AMY GOODMAN: I wanted to bring Allan Nairn into this conversation. Your response to the news and what you think this could mean? Could this mean the end of the U.S. war with Afghanistan?
ALLAN NAIRN: I don’t think it will. It should. It definitely should be an occasion for rethinking everything on a much bigger scale than Afghanistan.
The first thing that struck me was seeing the Americans out in the streets celebrating outside the White House, outside the old World Trade Center site, people cheering, people exultant. And while some of that may come from bloodlust, I think a lot of it comes from a sense of justice. People like justice. They want to see it. And in this case, I think many people have the feeling, well, he got what he deserved. This was a man who had massacred civilians; he got what he deserved. And there’s a lot of truth to that. But if we recognize that someone who is willing to kill civilians en masse, someone who is willing to send young people out with weapons and bombs to, as President Obama put it, see to it that a family doesn’t have a loved one sitting at the dinner table anymore, see to it that a child and a parent never meet again, if we say that someone like that deserves to die, then we have to follow through on that idea, and we have to recognize, OK, if these things really are so enormous, we have to stop them. Killing bin Laden does not stop them. Bin Laden is dead, but the world is still governed by bin Ladens. People cheer because they thought they saw justice, but this was not justice delivered by—a kind of rough justice delivered by victims. This was one killer killing another, a big killer, the United States government, killing another, someone who’s actually a smaller one, bin Laden. And the bin Laden doctrine that, to take out the CIA office that was at the World Trade Center, it’s OK to blow up the whole World Trade Center, to teach Americans a lesson, it’s OK to slaughter thousands of Americans—that doctrine lives on in the American White House, in the American Pentagon. You know, every day—and in seats of authority all over the world.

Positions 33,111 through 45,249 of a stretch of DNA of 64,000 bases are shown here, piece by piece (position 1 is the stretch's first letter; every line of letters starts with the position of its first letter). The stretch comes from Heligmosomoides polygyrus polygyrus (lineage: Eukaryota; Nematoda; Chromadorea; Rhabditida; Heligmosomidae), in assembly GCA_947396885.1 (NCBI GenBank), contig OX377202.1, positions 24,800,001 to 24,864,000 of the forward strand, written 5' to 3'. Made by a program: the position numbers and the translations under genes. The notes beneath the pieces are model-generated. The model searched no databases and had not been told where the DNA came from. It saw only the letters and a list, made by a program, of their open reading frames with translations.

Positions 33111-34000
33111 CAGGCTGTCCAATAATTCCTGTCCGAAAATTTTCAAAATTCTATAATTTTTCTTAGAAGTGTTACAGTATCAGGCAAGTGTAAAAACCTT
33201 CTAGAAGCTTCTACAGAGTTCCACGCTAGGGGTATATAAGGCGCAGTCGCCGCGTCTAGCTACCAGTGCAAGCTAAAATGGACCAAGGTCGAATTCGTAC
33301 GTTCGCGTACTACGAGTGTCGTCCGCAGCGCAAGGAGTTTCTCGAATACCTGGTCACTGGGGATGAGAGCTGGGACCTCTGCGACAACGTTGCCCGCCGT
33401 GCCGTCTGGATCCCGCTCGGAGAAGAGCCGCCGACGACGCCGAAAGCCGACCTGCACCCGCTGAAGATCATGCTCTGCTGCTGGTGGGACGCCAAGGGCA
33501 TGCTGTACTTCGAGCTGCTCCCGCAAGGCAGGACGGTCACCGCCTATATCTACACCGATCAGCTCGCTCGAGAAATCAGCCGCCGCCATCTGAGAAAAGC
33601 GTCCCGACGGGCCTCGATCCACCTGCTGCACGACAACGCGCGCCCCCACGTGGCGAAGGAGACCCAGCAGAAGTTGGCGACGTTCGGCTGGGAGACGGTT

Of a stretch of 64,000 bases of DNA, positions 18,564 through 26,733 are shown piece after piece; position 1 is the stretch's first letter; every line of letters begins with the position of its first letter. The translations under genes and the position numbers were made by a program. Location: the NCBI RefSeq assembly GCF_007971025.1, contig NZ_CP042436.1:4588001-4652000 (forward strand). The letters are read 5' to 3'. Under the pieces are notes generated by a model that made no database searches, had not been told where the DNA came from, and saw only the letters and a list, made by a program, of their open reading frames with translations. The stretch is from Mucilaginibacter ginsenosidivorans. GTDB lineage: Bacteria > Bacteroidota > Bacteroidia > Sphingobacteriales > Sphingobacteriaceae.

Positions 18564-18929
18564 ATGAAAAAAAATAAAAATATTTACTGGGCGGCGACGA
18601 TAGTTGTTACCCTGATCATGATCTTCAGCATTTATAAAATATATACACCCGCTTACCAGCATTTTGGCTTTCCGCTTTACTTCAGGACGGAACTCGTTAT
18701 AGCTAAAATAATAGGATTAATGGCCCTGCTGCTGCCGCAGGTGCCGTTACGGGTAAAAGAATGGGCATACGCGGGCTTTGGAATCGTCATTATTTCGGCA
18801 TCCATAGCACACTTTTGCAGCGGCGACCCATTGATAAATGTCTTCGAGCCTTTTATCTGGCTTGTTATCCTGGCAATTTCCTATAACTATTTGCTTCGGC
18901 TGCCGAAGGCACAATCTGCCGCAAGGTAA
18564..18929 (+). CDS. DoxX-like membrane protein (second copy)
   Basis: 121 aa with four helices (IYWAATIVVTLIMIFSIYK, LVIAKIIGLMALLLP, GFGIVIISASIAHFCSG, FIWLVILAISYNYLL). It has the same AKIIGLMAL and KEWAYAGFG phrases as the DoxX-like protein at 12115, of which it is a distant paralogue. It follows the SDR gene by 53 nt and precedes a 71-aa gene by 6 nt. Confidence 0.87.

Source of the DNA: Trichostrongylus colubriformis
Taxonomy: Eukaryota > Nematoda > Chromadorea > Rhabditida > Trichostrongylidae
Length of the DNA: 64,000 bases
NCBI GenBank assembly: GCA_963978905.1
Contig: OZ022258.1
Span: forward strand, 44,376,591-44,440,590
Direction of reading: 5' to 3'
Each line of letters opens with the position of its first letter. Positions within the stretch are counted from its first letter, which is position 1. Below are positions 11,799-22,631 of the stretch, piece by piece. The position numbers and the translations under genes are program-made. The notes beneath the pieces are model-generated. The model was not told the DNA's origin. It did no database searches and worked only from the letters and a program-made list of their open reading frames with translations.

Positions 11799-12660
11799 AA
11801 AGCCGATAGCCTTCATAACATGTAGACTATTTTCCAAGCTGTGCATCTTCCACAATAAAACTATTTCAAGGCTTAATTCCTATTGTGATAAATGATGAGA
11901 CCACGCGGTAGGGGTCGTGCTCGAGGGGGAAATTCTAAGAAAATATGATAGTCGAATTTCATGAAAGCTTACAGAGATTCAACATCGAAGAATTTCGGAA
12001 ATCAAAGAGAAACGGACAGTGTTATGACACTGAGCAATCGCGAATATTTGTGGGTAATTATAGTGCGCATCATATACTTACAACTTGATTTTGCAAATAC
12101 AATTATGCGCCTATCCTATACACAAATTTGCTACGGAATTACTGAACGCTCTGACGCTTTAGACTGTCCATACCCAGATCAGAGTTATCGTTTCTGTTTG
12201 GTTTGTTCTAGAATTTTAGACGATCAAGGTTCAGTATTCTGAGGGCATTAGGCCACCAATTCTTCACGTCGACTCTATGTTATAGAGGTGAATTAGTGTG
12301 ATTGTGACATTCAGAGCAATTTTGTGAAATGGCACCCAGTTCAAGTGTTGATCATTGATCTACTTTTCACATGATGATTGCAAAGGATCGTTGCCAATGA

Every day, the U.S., directly with its own forces, or indirectly through its proxy forces, its clients, is killing, at a minimum, dozens of people. I mean, just since Obama came in, in the one limited area of drone strikes in Pakistan, something like 1,900 have been killed just under Obama. And that started decades before 9/11. We have to stop these people, these powerful people like Obama, like Bush, like those who run the Pentagon, and who think it’s OK to take civilian life. And it doesn’t seem that they can be stopped by normal, routine politics, because under the American system, as in most other systems, people don’t even know this is happening. People know the face of bin Laden. They know the evil deeds that he’s done. They see that he is dead, and they say, "Oh, great, we killed bin Laden." But they don’t see the other 20, 30, 50, 100 people who the U.S. killed that day, many of them children, many of them civilians. If they did, they probably wouldn’t be out in the street cheering about those deaths.
We’ve got to stop this practice. And Americans aren’t doing it. Egyptians, Tunisians are doing their part. They’ve risen up against the repression they face. I think we need an American uprising, if we’re to put a stop to this kind of killing of innocent people. And we need an American Romero, someone like Archbishop Romero of Salvador, who, in the face of massacres, of daily massacres of what in the end was more than 70,000 Salvadorans, stood up and said to the army of his country, "Stop the repression. Defy your orders to kill, because there’s a higher principle." About a little more than a week ago, I was in El Salvador and visited Romero’s old home, which I had never been to before, and saw that on his bookshelf he had Why Not the Best?, a campaign book by Jimmy Carter, which he had apparently been reading. Romero wrote to Jimmy Carter in his capacity as the archbishop in 1980, asking Carter to stop supporting the Salvadoran military that was slaughtering his people. And from what I know of Romero, he probably really believed that Carter would respond. He didn’t. Carter kept sending the aid. And within weeks, Romero himself was assassinated by death squad, that had originated from U.S. backing. Writing letters didn’t work in that case. And it doesn’t work here. You know, we’ve got to put a stop to this. Bin Laden is dead. And bin-Ladenism, if you want to call it that, should die also.